a mistake

I made a mistake. It’s made me a bit sad, though that sadness might have come anyway or been there already. It’s not often that I regret something, but I made a decision yesterday that I wish I’d made differently. I’m not sure I was wrong—maybe it was necessary to realize some things and feel some of emotions I generally pack away and ignore in attempts to protect myself.

My mother came to Vancouver on Monday, a place she always wanted to visit. She put me up as nicely as Alys did, in a room with airplane-like views over the city. We went to Victoria for a jaunt, and returned to an even more lush room. It was lovely. Lovely to see her and spend time together in such a wonderful city. I knew my first day there that I wanted to extend my stay a few days, though it wouldn’t give me much time to settle in before work and the semester began.

I couldn’t change my flight back, though I tried several avenues, so we scrambled to get everything I really wanted to see in. Mom was staying until Sunday regardless, and I was out yesterday (Friday), very early in the a.m. I packed Thursday night, a ritual that for me has some finality in it, and we got up at 5:45. And I was off.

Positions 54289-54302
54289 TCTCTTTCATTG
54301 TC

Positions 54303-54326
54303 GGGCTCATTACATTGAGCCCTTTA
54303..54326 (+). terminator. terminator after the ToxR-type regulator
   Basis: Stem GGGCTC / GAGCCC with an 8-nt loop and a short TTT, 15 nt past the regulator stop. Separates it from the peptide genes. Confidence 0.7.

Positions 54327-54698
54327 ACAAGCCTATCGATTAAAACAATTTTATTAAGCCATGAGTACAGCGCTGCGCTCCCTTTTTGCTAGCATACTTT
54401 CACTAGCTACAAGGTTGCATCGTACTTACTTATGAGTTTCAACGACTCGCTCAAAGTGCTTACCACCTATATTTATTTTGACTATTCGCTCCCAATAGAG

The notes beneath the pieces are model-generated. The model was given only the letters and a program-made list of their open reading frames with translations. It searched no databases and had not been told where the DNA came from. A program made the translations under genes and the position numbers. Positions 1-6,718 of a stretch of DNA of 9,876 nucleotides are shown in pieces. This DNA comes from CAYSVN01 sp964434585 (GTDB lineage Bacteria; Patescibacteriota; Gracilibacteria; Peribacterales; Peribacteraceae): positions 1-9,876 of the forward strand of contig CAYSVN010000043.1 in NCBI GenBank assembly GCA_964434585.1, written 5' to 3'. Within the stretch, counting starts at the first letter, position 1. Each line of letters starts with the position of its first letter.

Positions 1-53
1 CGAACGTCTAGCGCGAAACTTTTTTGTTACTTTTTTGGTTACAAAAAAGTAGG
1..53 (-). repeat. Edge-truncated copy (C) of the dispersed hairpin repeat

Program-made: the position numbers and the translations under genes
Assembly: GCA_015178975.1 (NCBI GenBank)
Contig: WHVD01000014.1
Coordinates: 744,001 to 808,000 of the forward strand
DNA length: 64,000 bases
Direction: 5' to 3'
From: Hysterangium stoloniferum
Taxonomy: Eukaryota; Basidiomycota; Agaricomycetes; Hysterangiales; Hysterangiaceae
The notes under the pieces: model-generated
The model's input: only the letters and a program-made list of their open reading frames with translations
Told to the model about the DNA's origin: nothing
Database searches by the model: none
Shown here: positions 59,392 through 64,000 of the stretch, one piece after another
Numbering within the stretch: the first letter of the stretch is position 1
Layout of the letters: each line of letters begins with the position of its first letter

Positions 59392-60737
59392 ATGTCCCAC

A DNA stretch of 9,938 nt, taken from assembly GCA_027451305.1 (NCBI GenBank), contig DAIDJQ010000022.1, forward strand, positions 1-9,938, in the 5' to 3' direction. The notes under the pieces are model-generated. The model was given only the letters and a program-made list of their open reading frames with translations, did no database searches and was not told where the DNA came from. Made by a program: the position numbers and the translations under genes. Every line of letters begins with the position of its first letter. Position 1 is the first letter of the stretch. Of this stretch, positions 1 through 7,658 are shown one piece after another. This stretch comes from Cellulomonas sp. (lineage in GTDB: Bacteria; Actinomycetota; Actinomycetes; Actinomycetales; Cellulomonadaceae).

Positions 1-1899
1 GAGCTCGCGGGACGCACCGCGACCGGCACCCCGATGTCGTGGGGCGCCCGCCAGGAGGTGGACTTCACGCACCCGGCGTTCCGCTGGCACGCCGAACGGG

At the airport, I tried one last time, and this time, for a $100 fee, they would put me on the same flight Sunday morning. “Okay!” I said, but as she clicked away at her computer I doubted myself. This is what I wanted. But I’d have to go schlep back to town. Another taxi? Or was the shuttle running now? Annoying. I’d have to unpack and repack in two days. I have to catch up on my sleep during the day, and do this all over again Sunday morning—even earlier, as Ma’s flight required we leave at 4:30am. And what about my apartment? Would have time to clean and get it all back together and rest and see people before work and classes on Tuesday? I was at the airport now. It was easy. And going back to the hotel seemed somehow like going back. Running back to Ma. Something I’ve never been able to do, and never felt comfortable with. So I asked if I could still take this flight. The very sweet agent (will I ever meet one again? Perhaps only in Canada) told me it was all up to me. So I left. I forgot how much I wanted to take in Vancouver, relax with my mother, and enjoy that gorgeous view, and did what seemed easiest and most sensible at that second.